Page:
The ABC hasn’t always fulfilled the requirements of its Act. For years it was a laggard in business reporting. Maybe the fair trade soyaccino types at the ABC preferred not to sully themselves by taking capitalism seriously. But as the only possible source of independent business coverage – as the only media outlet not itself a business story – it has a particular responsibility to comprehensively cover business and finance.
It only really started doing so properly in the mid-1990s, and with more success when the much-maligned Jonathan Shier got funding from the Howard Government to improve the ABC’s business coverage.
And if you want a demonstration of why media companies can’t always be relied to provide genuinely independent news coverage, here’s a small example.
Last weekend, after many months of maneuvering, the UK media regulator OfCom ruled that BSkyB would have to sell access to sporting content and movies to other subscription television providers for dramatically lower prices. This will enable competitors like BT and Virgin to undercut BSkyB’s dominant market position in premium content, which has been a key driver of BSkyB’s success in the UK market.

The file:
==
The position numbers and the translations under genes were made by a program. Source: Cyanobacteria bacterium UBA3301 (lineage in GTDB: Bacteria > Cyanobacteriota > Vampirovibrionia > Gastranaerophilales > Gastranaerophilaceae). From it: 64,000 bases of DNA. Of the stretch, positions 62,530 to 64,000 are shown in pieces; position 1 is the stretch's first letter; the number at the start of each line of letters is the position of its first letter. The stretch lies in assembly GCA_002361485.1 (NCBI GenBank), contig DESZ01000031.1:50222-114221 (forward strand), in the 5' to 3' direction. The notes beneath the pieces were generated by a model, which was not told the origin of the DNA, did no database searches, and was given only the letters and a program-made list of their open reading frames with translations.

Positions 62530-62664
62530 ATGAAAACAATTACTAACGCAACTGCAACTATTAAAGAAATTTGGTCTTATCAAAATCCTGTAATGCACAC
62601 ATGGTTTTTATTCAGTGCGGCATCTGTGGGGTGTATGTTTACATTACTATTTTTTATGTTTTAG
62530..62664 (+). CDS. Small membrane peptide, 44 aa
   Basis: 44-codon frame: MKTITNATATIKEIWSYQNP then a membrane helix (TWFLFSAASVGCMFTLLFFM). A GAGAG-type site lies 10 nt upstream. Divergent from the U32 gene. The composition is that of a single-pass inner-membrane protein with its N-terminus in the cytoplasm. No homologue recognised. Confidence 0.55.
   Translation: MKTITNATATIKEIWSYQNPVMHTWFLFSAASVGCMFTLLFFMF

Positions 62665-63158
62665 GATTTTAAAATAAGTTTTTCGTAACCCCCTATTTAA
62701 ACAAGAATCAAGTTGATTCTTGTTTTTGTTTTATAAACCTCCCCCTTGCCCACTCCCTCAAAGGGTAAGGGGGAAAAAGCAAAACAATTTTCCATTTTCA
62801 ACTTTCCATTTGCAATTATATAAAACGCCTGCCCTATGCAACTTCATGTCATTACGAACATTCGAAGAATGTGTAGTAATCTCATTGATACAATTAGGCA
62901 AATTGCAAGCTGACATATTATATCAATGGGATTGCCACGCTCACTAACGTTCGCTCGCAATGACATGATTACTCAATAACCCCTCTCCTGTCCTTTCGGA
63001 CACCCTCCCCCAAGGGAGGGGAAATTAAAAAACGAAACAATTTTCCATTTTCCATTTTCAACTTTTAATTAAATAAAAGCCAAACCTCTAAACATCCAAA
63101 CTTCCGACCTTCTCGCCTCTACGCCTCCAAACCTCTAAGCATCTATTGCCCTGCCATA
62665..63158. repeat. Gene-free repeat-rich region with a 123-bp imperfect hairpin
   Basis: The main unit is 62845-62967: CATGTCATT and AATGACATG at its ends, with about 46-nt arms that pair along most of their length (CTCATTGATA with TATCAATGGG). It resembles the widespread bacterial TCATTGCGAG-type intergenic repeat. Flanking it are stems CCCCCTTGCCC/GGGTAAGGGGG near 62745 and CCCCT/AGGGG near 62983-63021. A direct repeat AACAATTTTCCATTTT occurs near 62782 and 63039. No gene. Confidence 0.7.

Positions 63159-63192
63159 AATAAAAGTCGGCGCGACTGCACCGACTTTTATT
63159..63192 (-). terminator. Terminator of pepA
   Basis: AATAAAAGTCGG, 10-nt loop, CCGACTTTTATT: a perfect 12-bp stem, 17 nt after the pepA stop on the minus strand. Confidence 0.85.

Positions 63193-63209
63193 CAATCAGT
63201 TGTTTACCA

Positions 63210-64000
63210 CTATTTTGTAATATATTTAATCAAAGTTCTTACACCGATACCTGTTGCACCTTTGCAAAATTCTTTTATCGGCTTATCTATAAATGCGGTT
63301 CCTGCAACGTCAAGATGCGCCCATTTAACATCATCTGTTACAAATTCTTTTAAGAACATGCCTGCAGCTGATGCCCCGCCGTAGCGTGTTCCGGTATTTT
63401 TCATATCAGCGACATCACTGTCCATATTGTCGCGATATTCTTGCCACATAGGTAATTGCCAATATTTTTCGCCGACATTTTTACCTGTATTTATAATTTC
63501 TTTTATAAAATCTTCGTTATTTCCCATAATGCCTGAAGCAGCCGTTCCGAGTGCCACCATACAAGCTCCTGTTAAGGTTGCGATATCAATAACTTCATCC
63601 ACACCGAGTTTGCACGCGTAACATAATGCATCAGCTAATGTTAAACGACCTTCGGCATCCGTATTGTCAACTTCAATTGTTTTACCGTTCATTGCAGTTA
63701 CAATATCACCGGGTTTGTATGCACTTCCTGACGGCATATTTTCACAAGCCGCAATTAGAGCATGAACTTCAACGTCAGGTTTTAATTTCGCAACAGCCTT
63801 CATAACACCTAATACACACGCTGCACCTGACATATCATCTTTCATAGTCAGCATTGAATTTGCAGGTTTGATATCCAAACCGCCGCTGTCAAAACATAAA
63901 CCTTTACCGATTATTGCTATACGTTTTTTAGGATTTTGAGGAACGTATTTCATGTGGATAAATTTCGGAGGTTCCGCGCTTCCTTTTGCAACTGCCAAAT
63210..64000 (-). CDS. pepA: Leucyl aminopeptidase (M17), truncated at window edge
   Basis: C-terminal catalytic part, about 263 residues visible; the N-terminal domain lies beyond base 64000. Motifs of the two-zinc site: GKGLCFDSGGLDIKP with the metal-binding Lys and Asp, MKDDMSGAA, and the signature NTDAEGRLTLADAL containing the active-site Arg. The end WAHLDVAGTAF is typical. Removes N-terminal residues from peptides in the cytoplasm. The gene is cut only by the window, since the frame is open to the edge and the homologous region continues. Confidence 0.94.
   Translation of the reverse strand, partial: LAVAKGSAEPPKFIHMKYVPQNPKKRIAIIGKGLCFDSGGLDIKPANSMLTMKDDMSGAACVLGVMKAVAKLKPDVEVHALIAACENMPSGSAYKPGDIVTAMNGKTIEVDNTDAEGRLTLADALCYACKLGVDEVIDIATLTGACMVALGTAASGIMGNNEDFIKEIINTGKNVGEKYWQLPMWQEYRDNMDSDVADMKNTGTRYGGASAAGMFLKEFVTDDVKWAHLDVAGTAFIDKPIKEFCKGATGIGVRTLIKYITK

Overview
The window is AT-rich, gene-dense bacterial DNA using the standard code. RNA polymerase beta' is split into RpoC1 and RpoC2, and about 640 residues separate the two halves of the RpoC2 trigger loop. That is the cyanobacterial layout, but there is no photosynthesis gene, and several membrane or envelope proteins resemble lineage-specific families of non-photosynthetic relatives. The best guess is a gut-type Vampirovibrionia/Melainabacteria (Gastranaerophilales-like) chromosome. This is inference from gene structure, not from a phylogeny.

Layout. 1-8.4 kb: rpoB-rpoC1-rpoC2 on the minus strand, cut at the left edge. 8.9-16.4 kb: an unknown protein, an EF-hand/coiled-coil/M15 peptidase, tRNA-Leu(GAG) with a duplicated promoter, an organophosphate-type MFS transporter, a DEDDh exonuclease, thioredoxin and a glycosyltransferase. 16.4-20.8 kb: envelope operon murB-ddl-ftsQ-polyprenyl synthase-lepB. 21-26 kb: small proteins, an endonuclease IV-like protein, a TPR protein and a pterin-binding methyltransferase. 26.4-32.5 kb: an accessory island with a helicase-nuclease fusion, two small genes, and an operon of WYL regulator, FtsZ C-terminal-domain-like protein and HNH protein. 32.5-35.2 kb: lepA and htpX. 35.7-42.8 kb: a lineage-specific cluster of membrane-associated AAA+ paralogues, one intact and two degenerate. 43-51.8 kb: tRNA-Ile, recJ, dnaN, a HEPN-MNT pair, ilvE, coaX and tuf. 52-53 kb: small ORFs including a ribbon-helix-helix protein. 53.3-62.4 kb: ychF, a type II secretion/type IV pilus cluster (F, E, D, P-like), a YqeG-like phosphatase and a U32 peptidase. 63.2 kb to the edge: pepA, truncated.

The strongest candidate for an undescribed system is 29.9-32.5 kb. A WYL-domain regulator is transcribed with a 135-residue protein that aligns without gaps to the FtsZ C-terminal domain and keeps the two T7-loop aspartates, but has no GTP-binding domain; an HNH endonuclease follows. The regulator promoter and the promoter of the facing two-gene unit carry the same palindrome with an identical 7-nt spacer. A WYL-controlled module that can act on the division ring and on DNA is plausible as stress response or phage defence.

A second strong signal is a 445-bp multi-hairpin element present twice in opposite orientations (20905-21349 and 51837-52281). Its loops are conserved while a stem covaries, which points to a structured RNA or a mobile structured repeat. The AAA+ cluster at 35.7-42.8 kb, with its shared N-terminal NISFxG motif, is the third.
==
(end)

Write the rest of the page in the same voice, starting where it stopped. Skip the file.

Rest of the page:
The Telegraph broke the story, and the Guardian followed up shortly afterward. The decision has major repercussions for BSkyB, which is under regulatory threat on a couple of fronts in the UK (yesterday it lost its battle to avoid selling much of its stake in ITV).
How did the News Corporation press cover it? Well, they didn’t. Not a mention in the Times, the British journal of record, or in the News tabloids. That proud tribune of the British people, The Sun, could easily have attacked OfCom as threatening the future of British sports, since lower prices for BskyB may eventually mean lower returns for sports rights holders.
But nary a word from the News Ltd stable about how sports fans might be able to get cheaper access to their favourite sports from other providers than BSkyB, even though OfCom’s decision was reported as far afield as Bloomberg and Hollywood Reporter in the US.
It’s a minor demonstration of a very important point: independent news can only really be provided by non-commercial media, which is why the ABC announcement is good news.